And Now For Something Completely Different . . .
Life in San Francisco is bizarre. There are so many things to remember and it isn't the fairytale New York and London appear on the outside. San Francisco is dirty. It's grimy and cold and windy. It's a smorgasbord of people from hundreds of different cultures all squished together into a 7x7 mile box.
The neighborhoods are different worlds. I live in the Sunset, (which sounds much prettier than it actually is: "Sunset" is more an inside joke for, "You'll never see the sun again when you move here. HAHA! SUCKER!"), where I am surrounded by Asian restaurants from different regions of China, Japanese, Vietnamese, Thai, and Indian cuisine -- all within four blocks of my little world. But Mexican and Italian? Forget it. Make it at home or wait until you can travel to North Beach or the Mission.
I think the reason San Francisco is less "magical" and more "grit" is because the history only goes back a couple hundred years, yet due to it's distance from the beach, there are already ruins. Seriously, Lands End used to host an indoor, community, salt-water pool called Sutro Baths, that I am so jealous no longer exists. I mean, look at this:
I'll have you know, there was a view of the ocean out those windows.
But in 1966 it burned down and now it looks like this:
It's almost eerie there now. No one died in the fire, so it's not like there is some cool ghost story to go along with it, instead it just feels... Sad. Not beautiful, where the ruins of temples burned down so long ago you can't believe it still exists. The Sutro Baths burned down recently, and yet the evidence is almost gone.
I feel like a lot of San Francisco just feels... Lost. As though it was abandoned. It had all of these beautiful landmarks that were slowly stolen by the acidic environment and big money...
On living here, however... I have different opinions.
Here are 8 things I've noticed during my many moons here:
1. Do not make eye contact with strangers. You have no clue who is going to smile and who will start screaming "What are you lookin' at, **********?" By avoiding eye contact, you avoid most problems. The street is not a place to make friends. The street is where you show off your RBF.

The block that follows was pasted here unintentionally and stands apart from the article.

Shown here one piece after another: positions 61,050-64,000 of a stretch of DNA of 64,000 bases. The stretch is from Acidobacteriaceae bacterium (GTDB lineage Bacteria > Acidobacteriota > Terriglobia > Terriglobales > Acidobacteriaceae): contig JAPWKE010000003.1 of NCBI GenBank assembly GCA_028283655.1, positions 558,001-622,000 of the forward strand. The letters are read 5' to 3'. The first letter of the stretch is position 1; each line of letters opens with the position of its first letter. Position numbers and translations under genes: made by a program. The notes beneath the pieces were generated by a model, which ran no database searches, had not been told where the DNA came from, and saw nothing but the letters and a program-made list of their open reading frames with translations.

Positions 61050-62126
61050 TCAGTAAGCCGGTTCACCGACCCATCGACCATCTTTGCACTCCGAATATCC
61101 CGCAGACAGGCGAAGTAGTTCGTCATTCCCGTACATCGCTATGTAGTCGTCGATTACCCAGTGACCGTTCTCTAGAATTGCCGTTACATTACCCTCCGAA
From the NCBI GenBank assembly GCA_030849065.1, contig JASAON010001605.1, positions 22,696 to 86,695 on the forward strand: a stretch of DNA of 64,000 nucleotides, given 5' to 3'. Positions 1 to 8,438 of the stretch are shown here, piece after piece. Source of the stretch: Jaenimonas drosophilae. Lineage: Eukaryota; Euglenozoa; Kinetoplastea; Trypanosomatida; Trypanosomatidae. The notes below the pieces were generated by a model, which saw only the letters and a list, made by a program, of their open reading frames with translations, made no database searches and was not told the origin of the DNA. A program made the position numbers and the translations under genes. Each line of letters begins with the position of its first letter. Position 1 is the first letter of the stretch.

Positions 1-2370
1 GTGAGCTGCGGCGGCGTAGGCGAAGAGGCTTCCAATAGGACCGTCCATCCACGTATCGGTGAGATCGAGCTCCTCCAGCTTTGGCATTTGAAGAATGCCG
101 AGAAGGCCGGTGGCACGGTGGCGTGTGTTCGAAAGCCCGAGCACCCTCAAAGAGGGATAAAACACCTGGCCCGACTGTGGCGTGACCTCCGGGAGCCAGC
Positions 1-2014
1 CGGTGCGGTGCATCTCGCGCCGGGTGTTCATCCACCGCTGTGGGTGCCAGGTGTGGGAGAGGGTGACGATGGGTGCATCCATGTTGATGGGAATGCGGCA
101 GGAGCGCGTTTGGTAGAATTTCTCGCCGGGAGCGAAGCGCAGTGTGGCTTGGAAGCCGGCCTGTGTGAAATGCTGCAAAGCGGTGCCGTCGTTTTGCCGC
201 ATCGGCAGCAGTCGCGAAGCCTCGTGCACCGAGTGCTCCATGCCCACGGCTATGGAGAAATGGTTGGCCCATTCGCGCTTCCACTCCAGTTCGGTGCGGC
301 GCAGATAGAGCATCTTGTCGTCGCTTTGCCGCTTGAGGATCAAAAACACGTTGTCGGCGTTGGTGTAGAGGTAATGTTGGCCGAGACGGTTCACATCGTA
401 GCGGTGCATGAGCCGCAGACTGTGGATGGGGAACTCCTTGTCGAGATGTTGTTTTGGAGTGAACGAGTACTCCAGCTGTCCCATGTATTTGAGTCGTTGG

2. Meals. It's no longer a question of: Chicken, beef or fish. The way you choose meals is based on
what type of cuisine you want. So before I moved, it was something like: Taco Bell or Applebees. In SF everything is available and either within walking distance or delivers. So your choices are closer to: Greek, Italian, Indian, Chinese, Mexican, Spanish, Vietnamese, Thai, Japanese, fancy American, trashy American.
Do you want pizza, tacos, sandwiches, salads, soup, gyros, spring rolls, sushi or tapas? Nothing is simple or easy, and if you think you have problems choosing what to eat for dinner now, you have NO IDEA until it's all at your fingertips and everything sounds disgusting.
All of those things sound awful, I will survive on hummus and pita.
3. Your neighborhood becomes your world. Choose wisely. I have a friend who lives on the other side of Golden Gate Park that I've known since kindergarten that I have literally hung out with *once* since she moved here four years ago. You will find and make friends with your neighbors, and after that it gets pretty darn lazy. Making friends outside of your neighborhood is just bad planning. Your neighborhood becomes your world because the amount of effort it takes to drive and park (30 min), bus it a half a mile (45 minutes and 2 buses), or walk across the park (45 minutes). At which point, it's faster to just take Uber, but then is your friend worth $16 just to meet for a beer that will inevitably be $6-10/each? God forbid you want a cocktail. That's an hour of traveling and $60 just to hang out for a couple hours.